• Packer L, Witt EH, Tritschler HJ. Alpha-lipoic acid as a biological antioxidant.Free Radic Biol Med1995;19:227-50.

Author: Nichols
Source: TYH


page toppage toppage top




Get Out Of The House

With Covid-19 and the resulting changes to our day-to-day activities, many of us are spending more time indoors on or in front of electronics and less time exploring and living life.  Kids and teens are statued in front of TVs engaged in Fortnite Battle Royales.  Moms and dads aren't far behind, binging on Netflix and eating up every last available byte of their neighborhood's shared bandwidth.  During these times, let's not forget how to live, to move, to explore.  If you're going stir crazy, if you're stuck indoors consuming copious amounts of bandwidth, we encourage you to take a break from all that heavy streaming of bites and bytes, and take some time to enjoy some living.  Get out of the house.  Throw on a mask and take a walk, a jog, a run or go for a drive.  Check out the birds, the squirrels, count some clouds, get some sun.  Be safe, social distance, but remember to get out of the house!



Author: ChiroPlanet.com
Source: ChiroPlanet.com


page toppage toppage top




Alcohol Consumption Gets A Long Needed Cut

Since 1990, U.S. Dietary Guidelines for Americans has recommended no more than two alcoholic drinks for men and one drink for women daily. However, after 30 years that's about to change. The committee of experts responsible for these guidelines now recommend both men and women limit their alcohol consumption to a maximum of one drink per day, at most. A primary reason for this change is the link to cancer. According to researchers, alcohol consumption is the third most common cause of preventable cancer, aside from smoking and obesity. It's also important people understand these guidelines are not recommending adults drink one alcoholic beverage daily. Instead, the guidelines are for those who already consume alcohol to ensure they don't over indulge, as the data shows this increases their risk of death. In fact, the committee experts now explicitly discourage the drinking of alcohol for any reason.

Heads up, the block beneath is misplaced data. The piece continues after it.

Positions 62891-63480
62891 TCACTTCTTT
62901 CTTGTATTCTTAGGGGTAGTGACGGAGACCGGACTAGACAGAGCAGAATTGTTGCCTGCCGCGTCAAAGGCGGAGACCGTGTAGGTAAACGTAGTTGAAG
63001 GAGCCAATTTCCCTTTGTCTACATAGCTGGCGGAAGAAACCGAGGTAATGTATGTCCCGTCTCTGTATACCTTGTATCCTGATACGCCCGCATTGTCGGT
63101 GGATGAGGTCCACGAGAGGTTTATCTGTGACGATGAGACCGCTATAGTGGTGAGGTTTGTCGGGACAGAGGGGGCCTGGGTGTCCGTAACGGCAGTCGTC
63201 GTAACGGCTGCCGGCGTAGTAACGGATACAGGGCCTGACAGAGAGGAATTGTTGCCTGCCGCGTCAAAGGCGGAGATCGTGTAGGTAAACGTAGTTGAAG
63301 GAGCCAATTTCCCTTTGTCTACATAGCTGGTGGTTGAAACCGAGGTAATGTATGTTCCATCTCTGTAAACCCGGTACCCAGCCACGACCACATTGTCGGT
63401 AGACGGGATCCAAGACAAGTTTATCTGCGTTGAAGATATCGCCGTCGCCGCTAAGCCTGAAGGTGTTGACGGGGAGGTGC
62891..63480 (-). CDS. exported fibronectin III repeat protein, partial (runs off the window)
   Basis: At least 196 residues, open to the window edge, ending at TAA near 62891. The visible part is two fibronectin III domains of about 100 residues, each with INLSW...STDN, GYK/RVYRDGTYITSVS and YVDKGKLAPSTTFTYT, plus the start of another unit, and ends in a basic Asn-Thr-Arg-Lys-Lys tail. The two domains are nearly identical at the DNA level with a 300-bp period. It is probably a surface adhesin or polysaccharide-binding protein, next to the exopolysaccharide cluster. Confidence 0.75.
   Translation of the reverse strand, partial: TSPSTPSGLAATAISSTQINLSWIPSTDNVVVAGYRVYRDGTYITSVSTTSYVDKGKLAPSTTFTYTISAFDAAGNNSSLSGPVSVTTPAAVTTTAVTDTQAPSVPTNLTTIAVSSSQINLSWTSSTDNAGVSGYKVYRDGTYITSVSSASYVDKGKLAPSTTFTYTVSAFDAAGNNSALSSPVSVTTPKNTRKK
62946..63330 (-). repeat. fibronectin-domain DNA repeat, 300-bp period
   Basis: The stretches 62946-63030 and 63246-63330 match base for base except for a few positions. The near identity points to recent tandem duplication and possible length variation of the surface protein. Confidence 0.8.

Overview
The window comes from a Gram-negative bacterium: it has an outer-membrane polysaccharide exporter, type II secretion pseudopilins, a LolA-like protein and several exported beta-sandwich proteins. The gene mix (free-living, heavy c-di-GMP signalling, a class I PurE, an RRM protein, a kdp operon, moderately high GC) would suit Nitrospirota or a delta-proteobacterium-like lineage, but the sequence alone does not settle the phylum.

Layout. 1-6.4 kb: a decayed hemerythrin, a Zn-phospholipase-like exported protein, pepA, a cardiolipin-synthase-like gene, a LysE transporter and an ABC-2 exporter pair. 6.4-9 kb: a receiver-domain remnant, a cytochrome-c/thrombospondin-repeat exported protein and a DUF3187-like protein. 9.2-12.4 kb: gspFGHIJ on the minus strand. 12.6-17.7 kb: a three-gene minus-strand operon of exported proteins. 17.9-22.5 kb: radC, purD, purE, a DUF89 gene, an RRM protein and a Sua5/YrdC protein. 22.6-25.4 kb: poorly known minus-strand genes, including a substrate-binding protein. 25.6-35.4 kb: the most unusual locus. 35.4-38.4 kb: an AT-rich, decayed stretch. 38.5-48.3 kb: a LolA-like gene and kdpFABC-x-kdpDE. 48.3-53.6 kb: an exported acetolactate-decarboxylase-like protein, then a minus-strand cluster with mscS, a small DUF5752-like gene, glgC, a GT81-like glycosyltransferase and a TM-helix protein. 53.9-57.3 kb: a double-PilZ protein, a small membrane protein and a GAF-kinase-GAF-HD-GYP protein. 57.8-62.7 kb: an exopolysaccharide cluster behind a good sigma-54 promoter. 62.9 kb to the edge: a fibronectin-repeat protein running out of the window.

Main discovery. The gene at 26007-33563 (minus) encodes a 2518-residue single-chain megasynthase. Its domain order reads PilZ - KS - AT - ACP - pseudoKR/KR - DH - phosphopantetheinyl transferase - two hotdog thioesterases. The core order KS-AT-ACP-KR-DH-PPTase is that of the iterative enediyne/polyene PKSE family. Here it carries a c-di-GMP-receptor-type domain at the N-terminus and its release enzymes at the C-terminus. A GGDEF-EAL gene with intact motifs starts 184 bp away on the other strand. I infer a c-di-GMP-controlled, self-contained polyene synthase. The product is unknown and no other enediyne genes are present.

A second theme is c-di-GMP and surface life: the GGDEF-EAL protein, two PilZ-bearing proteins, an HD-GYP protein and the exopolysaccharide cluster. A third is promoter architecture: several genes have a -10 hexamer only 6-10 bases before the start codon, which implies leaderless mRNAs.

Author: ChiroPlanet.com
Source: Scientific Report of the 2020 Dietary Guidelines Advisory Committee


page toppage toppage top




Choose Water, Not Diabetes

New research based on tracking more than 80,000 women over a decade indicates replacing sugary drinks such as fruit juice and soda with water lowers the risk of developing diabetes. This finding does not appear to be based on higher water consumption in the diet. Instead, the reduction in developing diabetes appears to be related to the reduction in consuming sugary beverages. The more sugar-based drinks and fruit juices consumed the higher the risk of developing diabetes. Specifically, researchers found an approximate 10 percent higher incidence for diabetes with each cup of sugary drink / fruit juice consumed per day. Researchers also found that one cup of coffee or tea was a good replacement for one cup of sugary drink / fruit juice. So by swapping that soda, fruit juice or other sugar-based beverage with water, coffee or tea, additional calories can be eliminated from the diet and more importantly, a reduction in diabetes risk can be obtained.

Author: ChiroPlanet.com
Source: American Journal of Clinical Nutrition, online May 2, 2012.


page toppage toppage top






Articles 1-4 of 4 << first < previous next > last >